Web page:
by Victor Marsh & Walter Shepherd (1904) The moon shone through the grimy window pane Athwart the dusk that gathered in the room. The day was over, twilight on the wane And all seemed wrapped in dark and dismal gloom Except within the gas light's flickery flare Which weakly shed its sickly radiance down Upon a somewhat strange fantastic chair Where sat a beardless youth whose eyes so brown Seemed starting from their sockets as in fear. He clutched the chair with hands both white and bony With head thrown back with throat exposed and bare. His whole frame shook and quaked with agony. Horror! Is this some dreaded den of torture where suffer those who sin against the State? Is this some youthful and rebellious courtier who now in pain his crimes must expiate? I see the dreaded operator near As if to seize his victim in his wrath, To glory in the agony of fear, That flecks the victim's lips and chin with froth. I see the beads of sweat upon the brow, The mute appeal within that poor youth's eyes, As his tormentor pounces on him now, For his escape no earthly chance now lies. I see the glint of steel... a bright blade flash... Oh! horrid sight that makes my marrow freeze... But stop! From out the chair he makes a dash, Pays twopence for his first shave... Next please.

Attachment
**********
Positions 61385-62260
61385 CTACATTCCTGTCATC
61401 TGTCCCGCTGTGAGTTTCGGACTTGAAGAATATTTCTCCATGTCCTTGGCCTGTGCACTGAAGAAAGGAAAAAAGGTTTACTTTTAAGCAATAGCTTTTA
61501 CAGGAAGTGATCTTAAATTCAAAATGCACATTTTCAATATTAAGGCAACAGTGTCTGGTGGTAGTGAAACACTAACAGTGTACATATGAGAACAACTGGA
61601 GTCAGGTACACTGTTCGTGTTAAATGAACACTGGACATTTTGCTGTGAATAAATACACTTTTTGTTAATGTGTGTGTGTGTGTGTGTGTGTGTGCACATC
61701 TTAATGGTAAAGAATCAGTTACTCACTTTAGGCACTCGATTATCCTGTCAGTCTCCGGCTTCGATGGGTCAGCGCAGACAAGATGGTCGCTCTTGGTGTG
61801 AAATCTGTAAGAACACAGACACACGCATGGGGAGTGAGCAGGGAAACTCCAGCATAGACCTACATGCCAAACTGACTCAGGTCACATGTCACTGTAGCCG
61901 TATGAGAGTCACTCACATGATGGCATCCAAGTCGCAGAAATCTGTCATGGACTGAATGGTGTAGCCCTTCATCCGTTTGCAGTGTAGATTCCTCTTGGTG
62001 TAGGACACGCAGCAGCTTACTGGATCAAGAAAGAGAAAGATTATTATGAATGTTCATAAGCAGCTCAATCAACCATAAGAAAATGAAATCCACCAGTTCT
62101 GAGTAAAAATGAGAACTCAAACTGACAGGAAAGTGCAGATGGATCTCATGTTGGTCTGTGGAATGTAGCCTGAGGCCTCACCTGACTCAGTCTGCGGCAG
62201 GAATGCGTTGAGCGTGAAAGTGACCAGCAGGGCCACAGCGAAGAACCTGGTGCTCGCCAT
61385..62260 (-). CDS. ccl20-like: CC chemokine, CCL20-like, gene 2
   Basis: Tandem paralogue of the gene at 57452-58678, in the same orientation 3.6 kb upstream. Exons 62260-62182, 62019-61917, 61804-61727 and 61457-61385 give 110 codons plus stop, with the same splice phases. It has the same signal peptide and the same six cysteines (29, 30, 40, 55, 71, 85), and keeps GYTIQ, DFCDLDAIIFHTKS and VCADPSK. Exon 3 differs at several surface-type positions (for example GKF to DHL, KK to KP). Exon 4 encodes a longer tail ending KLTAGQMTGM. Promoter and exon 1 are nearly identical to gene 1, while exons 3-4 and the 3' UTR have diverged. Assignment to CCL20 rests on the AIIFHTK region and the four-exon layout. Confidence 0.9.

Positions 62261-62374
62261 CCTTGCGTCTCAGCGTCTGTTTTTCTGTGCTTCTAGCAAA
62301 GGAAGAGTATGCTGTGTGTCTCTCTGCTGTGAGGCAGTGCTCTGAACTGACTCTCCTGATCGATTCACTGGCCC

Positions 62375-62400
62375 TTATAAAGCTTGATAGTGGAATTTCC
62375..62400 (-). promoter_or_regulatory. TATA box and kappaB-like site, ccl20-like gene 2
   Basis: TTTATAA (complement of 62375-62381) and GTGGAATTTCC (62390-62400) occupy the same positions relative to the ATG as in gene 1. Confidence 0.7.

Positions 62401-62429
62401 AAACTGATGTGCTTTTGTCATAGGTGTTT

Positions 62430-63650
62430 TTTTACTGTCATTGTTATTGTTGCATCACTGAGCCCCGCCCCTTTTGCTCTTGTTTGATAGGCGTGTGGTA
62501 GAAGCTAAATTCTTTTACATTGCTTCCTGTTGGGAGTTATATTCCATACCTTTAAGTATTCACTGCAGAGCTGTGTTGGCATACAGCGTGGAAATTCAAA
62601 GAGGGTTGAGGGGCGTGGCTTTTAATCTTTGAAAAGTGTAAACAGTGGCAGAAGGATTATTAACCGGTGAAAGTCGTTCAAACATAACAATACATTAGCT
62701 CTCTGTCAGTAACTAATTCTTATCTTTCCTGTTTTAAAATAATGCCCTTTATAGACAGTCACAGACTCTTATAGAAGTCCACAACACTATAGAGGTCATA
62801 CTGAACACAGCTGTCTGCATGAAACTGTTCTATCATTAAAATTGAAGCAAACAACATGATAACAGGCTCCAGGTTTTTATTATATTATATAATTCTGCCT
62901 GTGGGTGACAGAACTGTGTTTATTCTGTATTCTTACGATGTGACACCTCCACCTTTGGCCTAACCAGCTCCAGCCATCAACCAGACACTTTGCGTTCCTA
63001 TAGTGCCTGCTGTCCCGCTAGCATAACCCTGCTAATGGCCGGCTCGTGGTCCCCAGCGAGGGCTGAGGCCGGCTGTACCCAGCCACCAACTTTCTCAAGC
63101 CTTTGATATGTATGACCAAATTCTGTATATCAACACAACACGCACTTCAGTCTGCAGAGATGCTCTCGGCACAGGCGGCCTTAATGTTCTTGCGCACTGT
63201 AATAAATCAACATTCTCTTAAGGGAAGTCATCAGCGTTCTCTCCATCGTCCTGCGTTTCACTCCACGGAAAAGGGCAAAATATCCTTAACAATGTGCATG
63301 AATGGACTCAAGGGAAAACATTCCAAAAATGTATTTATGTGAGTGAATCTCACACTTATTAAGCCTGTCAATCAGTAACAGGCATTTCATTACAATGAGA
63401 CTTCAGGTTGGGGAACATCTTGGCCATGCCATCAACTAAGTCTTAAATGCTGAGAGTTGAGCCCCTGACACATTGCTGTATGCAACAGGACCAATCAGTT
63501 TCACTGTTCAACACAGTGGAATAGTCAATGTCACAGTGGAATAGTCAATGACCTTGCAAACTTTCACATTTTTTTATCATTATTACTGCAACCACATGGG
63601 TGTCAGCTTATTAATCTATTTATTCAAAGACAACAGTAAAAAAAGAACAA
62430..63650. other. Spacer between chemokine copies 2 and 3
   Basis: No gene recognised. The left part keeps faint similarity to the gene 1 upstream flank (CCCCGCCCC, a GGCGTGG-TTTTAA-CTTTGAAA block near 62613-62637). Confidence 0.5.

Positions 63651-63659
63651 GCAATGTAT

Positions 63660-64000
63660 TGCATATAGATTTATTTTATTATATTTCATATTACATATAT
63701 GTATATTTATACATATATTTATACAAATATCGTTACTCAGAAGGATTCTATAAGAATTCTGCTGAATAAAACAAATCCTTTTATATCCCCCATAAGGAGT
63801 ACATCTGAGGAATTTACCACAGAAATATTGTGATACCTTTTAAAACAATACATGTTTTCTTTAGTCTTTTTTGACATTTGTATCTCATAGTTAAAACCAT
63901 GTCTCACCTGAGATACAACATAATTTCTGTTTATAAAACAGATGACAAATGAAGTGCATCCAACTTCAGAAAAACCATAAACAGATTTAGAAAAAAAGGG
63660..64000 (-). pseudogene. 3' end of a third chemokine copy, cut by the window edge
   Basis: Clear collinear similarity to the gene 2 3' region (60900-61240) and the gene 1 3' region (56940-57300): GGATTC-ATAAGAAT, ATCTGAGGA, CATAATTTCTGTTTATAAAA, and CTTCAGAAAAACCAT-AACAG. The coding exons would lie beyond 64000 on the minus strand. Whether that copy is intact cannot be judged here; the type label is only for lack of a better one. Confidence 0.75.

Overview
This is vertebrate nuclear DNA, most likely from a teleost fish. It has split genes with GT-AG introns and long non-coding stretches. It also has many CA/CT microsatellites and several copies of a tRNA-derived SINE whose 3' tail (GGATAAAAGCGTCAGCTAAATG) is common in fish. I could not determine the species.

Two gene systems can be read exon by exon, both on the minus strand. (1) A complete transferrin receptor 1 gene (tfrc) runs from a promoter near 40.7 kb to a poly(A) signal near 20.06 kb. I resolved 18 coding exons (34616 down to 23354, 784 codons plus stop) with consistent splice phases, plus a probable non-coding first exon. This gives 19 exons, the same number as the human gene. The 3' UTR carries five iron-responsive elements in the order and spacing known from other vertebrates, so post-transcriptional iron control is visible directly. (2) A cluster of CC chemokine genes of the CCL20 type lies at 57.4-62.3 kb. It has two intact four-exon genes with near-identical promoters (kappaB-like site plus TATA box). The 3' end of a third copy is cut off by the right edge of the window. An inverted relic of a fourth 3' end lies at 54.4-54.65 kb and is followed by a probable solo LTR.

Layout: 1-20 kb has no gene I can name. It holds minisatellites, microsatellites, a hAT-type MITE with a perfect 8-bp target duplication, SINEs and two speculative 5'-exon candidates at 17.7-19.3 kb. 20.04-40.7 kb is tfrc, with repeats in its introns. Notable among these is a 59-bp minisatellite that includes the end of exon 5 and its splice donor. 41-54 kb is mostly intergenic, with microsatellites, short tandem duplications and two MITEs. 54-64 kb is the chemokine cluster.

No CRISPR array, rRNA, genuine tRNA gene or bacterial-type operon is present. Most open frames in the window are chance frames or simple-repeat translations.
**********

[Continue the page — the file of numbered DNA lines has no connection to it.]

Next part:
The end